"); NewWindow.document.close(); return false; }

AIDS drug tender announcement brings glimmer of hope for HIV-positive people
Wednesday 9 March 2005
Home About PlusNews Country Profiles News Briefs Special Reports Subscribe Archive IRINnews


East Africa
Great Lakes
Horn of Africa
Southern Africa
·South Africa
West Africa
RSS - News Briefs


PlusNews E-mail Subscription

SOUTH AFRICA: AIDS drug tender announcement brings glimmer of hope for HIV-positive people

[This report does not necessarily reflect the views of the United Nations]

JOHANNESBURG, 4 March (PLUSNEWS) - After months of delay, the South African government's long-awaited anti-AIDS drug tender has finally been granted to seven drug manufacturing firms, including the local generic manufacturer, Aspen Pharmacare.

Aspen CEO Stephan Saad told Plusnews that, of the companies nominated to produce antiretrovirals for the government's free treatment programme, his was awarded the lion's share.

"Our firm listed six drugs, for which it was awarded a 100 percent supply tender, and three others in which it will supply between 60 and 80 percent," Saad confirmed.

Already supplying generic antiretrovirals to South Africa and other markets abroad, the company recently won regulatory approval from the United States Food and Drug Administration for some of its cheaper versions of branded AIDS medicines to be included in the US President's Emergency Plan for AIDS Relief (PEPFAR).

The PEPFAR programme aims to cover the costs of treatment for 2 million HIV-positive people and provide care for 10 million others in 15 target countries, mostly in Africa.

Highlighting the "many hurdles" encountered by Aspen in the South African tendering process, Saad said the firm was very excited to have won such a huge part of the contract.

"I am confident that this could ultimately be a big step forward for the state's slow rollout of HIV/AIDS care and treatment," he noted.

The government's Operational Plan for Comprehensive HIV and AIDS Care, introduced in November 2003, has hit a number of stumbling blocks in realising its target of providing free treatment to 53,000 HIV-positive people by March 2004.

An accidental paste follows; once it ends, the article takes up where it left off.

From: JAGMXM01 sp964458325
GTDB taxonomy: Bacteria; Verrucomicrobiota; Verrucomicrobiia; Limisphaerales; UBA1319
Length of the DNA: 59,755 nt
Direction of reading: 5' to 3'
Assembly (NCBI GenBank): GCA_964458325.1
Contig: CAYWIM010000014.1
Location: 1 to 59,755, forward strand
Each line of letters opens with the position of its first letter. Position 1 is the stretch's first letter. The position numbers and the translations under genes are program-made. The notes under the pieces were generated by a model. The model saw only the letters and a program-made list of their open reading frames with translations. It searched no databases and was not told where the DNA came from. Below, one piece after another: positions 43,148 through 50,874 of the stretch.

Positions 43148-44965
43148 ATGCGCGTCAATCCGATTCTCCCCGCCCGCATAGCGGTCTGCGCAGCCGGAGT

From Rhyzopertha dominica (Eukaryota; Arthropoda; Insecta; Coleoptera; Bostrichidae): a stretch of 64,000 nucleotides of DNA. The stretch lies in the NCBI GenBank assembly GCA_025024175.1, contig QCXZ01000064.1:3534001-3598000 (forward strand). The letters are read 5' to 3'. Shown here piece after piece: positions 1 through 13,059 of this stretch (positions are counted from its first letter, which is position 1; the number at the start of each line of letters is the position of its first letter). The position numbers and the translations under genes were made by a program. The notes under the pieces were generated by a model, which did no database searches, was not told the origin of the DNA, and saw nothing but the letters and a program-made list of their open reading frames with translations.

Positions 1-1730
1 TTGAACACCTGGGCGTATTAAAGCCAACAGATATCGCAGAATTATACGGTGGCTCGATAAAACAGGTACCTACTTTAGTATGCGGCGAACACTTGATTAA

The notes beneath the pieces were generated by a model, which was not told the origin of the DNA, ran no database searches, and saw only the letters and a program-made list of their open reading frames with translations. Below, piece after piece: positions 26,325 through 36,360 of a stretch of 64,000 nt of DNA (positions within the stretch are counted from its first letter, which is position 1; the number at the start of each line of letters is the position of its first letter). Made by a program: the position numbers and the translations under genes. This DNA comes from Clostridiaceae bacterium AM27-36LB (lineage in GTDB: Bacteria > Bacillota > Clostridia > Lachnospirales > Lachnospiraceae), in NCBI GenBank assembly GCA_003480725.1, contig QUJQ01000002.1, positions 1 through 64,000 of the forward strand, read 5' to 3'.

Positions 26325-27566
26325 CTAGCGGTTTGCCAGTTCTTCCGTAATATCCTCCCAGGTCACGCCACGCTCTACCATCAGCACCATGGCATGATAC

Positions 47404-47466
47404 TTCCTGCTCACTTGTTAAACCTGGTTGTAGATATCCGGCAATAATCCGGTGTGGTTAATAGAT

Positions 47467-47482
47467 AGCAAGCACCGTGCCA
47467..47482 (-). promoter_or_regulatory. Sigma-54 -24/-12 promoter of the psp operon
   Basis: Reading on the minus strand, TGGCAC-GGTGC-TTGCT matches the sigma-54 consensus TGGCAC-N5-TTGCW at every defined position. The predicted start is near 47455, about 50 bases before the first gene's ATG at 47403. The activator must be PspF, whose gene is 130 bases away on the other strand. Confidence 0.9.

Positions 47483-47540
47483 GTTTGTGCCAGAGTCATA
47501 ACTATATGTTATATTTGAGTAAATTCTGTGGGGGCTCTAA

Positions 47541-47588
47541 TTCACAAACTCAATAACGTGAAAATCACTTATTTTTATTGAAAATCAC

The pace of the rollout has attracted criticism from the AIDS lobby group, Treatment Action Campaign, who have claimed that only 33,000 people were currently accessing drugs at public health facilities.

However, the US $573 million tender, which expires in 2007, is expected to speed up the government programme, with some 500,000 people in urgent need of anti-AIDS medication set to benefit from it.

Multinational drug manufacturers Boehringer Ingelheim, Bristol Meyers Squibb, MerckSharpe and Dohme, GlaxoSmithKline and Abbot Laboratories will manage supply of the more costly patented drugs.


Recent SOUTH AFRICA Reports
Capacity shortfalls undermine roll-out,  3/Mar/05
Experts recommend HIV/AIDS prevention in treatment expansion,  23/Feb/05
Monitoring ARV patients like 'working in the dark',  23/Feb/05
HIV/AIDS "indirectly" responsible for increased mortality - report,  21/Feb/05
AIDS activists demand expansion of national treatment,  16/Feb/05
Le portail d'informations générales de la Côte d’Ivoire
Sida Info Services
Le Fonds mondial de lutte contre le SIDA, la tuberculose et le paludisme
Le Réseau Afrique 2000
The Global Fund to fight AIDS, Tuberculosis & Malaria

PlusNews does not take responsibility for info in links supplied.

[Back] [Home Page]

Click here to send any feedback, comments or questions you have about PlusNews Website or if you prefer you can send an Email to Webmaster

Copyright © IRIN 2005
The material contained on www.PlusNews.org comes to you via IRIN, a UN humanitarian news and information service, but may not necessarily reflect the views of the United Nations or its agencies.
All PlusNews material may be reposted or reprinted free-of-charge; refer to the IRIN copyright page for conditions of use. IRIN is a project of the UN Office for the Coordination of Humanitarian Affairs.